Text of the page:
botanical drawing

We have proposed developing and launching a new content collection titled “Plants & Society.” It will be a multi-format resource center—including primary sources, journals, and books—that builds on JSTOR’s existing resources in Ecology, Botany, and the Plant Sciences to provide an innovative lens for examining the complex relationships of plants with nature, society, and humanity. This collection will focus on the historical, cultural, aesthetic, and environmental implications and uses of plants, and will help researchers and students to position the importance of plants in understanding these societal issues. In so doing, the collection will draw upon materials from a range of complementary disciplines, including Anthropology, Art & Art History, Botany & Plant Sciences, Garden History & Design, Ecology, Economics, History & History of Science, Horticulture, and Landscape Architecture.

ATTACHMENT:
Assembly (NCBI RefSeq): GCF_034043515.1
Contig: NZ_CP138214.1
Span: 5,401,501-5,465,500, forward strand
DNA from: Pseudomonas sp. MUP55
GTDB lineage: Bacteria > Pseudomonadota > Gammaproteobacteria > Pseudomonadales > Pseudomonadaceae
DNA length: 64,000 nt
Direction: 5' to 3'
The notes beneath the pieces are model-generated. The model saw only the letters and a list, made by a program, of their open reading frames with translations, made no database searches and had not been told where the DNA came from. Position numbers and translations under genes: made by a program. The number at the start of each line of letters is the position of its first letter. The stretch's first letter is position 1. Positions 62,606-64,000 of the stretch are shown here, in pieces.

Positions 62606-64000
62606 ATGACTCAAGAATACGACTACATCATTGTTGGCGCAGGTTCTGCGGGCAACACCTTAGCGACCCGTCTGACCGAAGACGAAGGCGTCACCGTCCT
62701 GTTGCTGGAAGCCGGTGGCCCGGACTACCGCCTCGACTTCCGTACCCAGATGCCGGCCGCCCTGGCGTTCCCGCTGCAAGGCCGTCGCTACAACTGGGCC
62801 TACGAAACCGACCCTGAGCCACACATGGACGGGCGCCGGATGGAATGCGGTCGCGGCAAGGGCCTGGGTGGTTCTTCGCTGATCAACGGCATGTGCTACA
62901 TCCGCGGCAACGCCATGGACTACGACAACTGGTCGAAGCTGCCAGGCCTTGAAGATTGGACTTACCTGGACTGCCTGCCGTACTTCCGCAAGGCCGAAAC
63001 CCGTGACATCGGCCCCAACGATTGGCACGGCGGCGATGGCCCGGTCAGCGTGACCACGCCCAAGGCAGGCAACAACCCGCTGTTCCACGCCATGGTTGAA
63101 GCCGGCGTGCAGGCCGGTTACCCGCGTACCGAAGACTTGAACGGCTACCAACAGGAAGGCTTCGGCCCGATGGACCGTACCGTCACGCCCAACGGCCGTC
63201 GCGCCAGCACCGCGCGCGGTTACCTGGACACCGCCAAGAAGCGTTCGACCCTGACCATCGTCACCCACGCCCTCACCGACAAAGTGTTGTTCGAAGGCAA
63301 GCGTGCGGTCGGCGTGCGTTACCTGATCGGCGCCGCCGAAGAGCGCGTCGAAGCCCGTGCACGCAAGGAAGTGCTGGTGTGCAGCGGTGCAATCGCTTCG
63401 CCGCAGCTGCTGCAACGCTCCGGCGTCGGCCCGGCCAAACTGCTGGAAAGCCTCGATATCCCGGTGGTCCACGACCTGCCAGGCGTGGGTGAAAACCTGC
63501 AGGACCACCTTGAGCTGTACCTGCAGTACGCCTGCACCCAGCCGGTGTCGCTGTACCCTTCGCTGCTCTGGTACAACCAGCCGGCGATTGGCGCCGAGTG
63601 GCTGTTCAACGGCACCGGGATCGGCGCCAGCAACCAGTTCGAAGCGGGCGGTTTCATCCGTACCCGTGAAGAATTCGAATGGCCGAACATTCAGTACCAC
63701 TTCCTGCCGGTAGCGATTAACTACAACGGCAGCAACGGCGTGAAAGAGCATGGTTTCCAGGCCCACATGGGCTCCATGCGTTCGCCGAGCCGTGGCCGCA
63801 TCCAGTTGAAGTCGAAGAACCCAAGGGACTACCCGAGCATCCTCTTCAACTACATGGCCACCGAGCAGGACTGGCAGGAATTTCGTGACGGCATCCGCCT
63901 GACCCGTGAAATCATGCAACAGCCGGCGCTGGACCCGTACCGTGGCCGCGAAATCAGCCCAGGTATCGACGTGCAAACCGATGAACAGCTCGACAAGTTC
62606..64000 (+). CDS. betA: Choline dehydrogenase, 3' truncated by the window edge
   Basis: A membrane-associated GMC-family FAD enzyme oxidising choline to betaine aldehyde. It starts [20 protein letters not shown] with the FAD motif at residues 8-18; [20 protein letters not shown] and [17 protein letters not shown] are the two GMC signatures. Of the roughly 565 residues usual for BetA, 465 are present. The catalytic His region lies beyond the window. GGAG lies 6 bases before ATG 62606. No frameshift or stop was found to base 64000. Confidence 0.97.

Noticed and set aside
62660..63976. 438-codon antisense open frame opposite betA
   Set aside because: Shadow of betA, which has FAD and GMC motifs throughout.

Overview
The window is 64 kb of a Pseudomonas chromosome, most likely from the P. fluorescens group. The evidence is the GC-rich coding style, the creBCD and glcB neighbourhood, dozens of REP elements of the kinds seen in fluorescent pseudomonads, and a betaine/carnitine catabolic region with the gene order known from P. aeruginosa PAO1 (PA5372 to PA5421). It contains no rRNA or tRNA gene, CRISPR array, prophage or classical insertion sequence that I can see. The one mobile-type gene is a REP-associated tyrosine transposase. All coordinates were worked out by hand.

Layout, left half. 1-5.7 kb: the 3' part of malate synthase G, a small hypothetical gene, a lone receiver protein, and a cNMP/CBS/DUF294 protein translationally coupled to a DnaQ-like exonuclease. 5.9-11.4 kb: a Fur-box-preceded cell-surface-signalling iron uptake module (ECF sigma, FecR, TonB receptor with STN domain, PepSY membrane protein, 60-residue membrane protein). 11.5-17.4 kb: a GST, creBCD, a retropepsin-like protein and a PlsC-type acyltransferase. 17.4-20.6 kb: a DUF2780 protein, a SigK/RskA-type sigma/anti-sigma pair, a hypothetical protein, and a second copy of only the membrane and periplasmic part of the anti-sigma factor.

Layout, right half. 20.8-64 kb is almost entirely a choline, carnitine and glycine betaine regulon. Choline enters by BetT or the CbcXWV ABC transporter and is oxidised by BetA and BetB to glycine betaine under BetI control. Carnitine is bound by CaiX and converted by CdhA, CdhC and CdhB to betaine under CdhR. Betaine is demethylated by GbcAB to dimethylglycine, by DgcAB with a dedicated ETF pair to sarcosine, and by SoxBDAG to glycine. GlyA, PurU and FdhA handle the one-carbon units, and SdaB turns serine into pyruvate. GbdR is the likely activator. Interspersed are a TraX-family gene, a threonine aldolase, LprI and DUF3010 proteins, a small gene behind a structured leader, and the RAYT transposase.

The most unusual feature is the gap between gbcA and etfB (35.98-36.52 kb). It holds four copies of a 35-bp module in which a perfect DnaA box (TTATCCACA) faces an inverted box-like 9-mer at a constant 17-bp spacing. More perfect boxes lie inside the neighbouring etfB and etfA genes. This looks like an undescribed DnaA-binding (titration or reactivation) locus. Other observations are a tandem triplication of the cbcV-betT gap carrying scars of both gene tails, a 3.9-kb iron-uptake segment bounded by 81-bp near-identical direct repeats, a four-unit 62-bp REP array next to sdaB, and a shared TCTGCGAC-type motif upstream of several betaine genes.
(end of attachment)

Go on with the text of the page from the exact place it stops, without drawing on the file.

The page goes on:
After extensive research, we have been engaging directly with a large number of historians, librarians, and faculty at a wide range of institutions both within and outside of the Global Plants participant and partner base. Feedback from faculty and librarians in these fields has been overwhelmingly positive, indicating a need and desire for this resource:

“I find this initiative very encouraging to my discipline which is variously called arboriculture, urban forestry, urban horticulture, urban landscape restoration, etc. This field is incredibly interdisciplinary. Efforts to gather the resources together can only enrich the filed.”
– Nina Bassuk, Professor and Program Leader, Urban Horticulture Institute, Cornell

“I am delighted to see this and think that this will be a fantastic additional resource that would indeed be very helpful in research and teaching.”
– Sonja Duempelmann, Associate Professor of Landscape Architecture, Harvard Graduate School of Design

“From my perspective, I love the idea of this project as I feel the [Landscape Architecture] resources are really lacking, even though they are an inter-disciplinary field.”
– Megan Lotts, MFA, MLIS, Art Librarian, Rutgers